RAF SCAMPTON VISIT MARCH 2019
On a sunny Wednesday morning in March, members of the Aviation Group assembled in the car park of RAF Scampton being met by Guides for a tour of the Heritage Centre. After a briefing on the rules and regulations for being on an RAF Station, we were escorted, in our cars, to the Centre and, after a safety briefing, split into groups to start the tour. They informed us that the Red Arrows would not be flying as it was the anniversary of the death of a crewman.
We were shown the grave of Guy Gibson's dog Nigger, who was killed by a car and as it was considered a bad omen, he was buried at midnight 16th May 1943, whilst Guy was on the Dambusters raid, Guy used the codeword Nigger to confirm the breaching of the Mohne dam. On to an example of the mine, code named Up Keep, used on Operation Chastise, by 617 Squadron, to destroy the Mohne, Eder and Sorpe dams. Barnes Wallace's involvement and design were also explained. We were then shown the massive bombs, Tall Boy and Grand Slam that were used on various targets, including the attack on the Tirpitz.
Into the Heritage Centre visiting various ground floor rooms where we learnt about the history of the base, the Lancaster Bomber, the Red Arrows, Cold War operation including information about the Vulcan's with instant readiness during the Cuba crisis and up to the present day.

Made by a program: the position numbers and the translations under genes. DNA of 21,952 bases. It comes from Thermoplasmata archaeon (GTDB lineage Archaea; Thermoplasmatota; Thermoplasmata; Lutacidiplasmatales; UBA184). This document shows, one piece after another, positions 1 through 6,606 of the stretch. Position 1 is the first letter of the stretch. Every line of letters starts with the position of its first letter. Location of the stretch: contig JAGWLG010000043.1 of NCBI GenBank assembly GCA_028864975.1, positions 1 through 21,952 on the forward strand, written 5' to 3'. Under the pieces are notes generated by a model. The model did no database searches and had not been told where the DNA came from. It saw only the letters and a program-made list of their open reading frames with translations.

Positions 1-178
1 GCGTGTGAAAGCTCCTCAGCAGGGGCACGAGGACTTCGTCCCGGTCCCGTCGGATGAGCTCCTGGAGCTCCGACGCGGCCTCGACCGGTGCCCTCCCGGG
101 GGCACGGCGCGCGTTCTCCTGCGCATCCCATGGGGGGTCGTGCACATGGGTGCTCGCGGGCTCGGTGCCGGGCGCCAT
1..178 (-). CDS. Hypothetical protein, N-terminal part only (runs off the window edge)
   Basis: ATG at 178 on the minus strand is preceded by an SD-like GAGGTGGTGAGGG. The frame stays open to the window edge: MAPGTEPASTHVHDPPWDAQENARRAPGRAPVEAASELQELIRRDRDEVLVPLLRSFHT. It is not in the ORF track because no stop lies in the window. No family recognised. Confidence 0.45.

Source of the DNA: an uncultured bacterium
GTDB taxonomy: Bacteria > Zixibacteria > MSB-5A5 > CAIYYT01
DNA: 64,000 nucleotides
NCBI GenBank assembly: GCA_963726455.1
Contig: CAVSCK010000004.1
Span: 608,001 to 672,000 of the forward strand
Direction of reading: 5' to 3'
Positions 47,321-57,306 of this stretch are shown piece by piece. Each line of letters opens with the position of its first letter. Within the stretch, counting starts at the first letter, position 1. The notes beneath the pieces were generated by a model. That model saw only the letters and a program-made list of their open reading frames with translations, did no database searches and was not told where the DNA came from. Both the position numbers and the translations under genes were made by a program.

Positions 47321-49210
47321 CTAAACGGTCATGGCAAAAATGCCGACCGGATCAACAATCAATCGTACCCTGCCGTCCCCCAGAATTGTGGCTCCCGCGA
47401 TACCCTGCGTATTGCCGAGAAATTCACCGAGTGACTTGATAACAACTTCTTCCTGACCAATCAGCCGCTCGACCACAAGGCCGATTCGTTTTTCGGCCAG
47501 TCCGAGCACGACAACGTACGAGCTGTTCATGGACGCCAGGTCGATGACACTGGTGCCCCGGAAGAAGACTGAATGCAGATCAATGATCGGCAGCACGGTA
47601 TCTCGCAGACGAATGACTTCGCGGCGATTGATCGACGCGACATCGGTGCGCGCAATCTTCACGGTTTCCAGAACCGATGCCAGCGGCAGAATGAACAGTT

Time to sit down, have a cup of tea and a chat, with the shop open to purchase memorabilia.
Upstairs and passing through the awards room, where those received by the airmen, including three V C's, were shown. On to Guy Gibson's office, restored in the style of the time, with Nigger sitting under his desk, we were told of his life and career in the RAF and his leadership of the Dambusters Raid. Next the Dambusters Room for details on how the mine worked and how they had to precisely launch it from the specially designed Lancaster Bomber.